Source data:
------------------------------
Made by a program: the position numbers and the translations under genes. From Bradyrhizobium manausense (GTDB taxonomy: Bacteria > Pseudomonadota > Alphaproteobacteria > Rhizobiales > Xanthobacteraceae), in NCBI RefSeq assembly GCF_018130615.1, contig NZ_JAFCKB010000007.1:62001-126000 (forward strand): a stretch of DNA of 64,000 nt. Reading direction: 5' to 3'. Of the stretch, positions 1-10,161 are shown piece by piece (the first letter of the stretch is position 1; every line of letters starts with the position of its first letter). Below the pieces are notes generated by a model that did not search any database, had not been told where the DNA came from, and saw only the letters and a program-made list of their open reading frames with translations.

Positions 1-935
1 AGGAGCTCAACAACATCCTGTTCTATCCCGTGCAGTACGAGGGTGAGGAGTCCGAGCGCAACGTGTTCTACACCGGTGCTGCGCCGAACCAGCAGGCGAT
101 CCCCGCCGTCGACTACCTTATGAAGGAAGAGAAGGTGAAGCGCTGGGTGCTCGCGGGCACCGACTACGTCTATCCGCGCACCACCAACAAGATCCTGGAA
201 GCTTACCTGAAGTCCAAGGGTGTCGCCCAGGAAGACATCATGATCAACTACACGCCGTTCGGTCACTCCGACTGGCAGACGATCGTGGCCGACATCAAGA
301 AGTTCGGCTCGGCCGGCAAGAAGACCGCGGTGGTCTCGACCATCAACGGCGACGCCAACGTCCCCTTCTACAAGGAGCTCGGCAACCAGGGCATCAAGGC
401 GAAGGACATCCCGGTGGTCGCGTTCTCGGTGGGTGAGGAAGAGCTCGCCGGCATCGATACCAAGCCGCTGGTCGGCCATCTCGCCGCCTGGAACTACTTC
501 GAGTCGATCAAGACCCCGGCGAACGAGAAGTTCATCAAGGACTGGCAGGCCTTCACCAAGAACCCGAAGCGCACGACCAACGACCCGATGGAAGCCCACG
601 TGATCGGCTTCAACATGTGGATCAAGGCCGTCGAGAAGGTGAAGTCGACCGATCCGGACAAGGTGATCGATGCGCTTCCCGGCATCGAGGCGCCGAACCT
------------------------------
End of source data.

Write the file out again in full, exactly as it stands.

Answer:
Made by a program: the position numbers and the translations under genes. From Bradyrhizobium manausense (GTDB taxonomy: Bacteria > Pseudomonadota > Alphaproteobacteria > Rhizobiales > Xanthobacteraceae), in NCBI RefSeq assembly GCF_018130615.1, contig NZ_JAFCKB010000007.1:62001-126000 (forward strand): a stretch of DNA of 64,000 nt. Reading direction: 5' to 3'. Of the stretch, positions 1-10,161 are shown piece by piece (the first letter of the stretch is position 1; every line of letters starts with the position of its first letter). Below the pieces are notes generated by a model that did not search any database, had not been told where the DNA came from, and saw only the letters and a program-made list of their open reading frames with translations.

Positions 1-935
1 AGGAGCTCAACAACATCCTGTTCTATCCCGTGCAGTACGAGGGTGAGGAGTCCGAGCGCAACGTGTTCTACACCGGTGCTGCGCCGAACCAGCAGGCGAT
101 CCCCGCCGTCGACTACCTTATGAAGGAAGAGAAGGTGAAGCGCTGGGTGCTCGCGGGCACCGACTACGTCTATCCGCGCACCACCAACAAGATCCTGGAA
201 GCTTACCTGAAGTCCAAGGGTGTCGCCCAGGAAGACATCATGATCAACTACACGCCGTTCGGTCACTCCGACTGGCAGACGATCGTGGCCGACATCAAGA
301 AGTTCGGCTCGGCCGGCAAGAAGACCGCGGTGGTCTCGACCATCAACGGCGACGCCAACGTCCCCTTCTACAAGGAGCTCGGCAACCAGGGCATCAAGGC
401 GAAGGACATCCCGGTGGTCGCGTTCTCGGTGGGTGAGGAAGAGCTCGCCGGCATCGATACCAAGCCGCTGGTCGGCCATCTCGCCGCCTGGAACTACTTC
501 GAGTCGATCAAGACCCCGGCGAACGAGAAGTTCATCAAGGACTGGCAGGCCTTCACCAAGAACCCGAAGCGCACGACCAACGACCCGATGGAAGCCCACG
601 TGATCGGCTTCAACATGTGGATCAAGGCCGTCGAGAAGGTGAAGTCGACCGATCCGGACAAGGTGATCGATGCGCTTCCCGGCATCGAGGCGCCGAACCT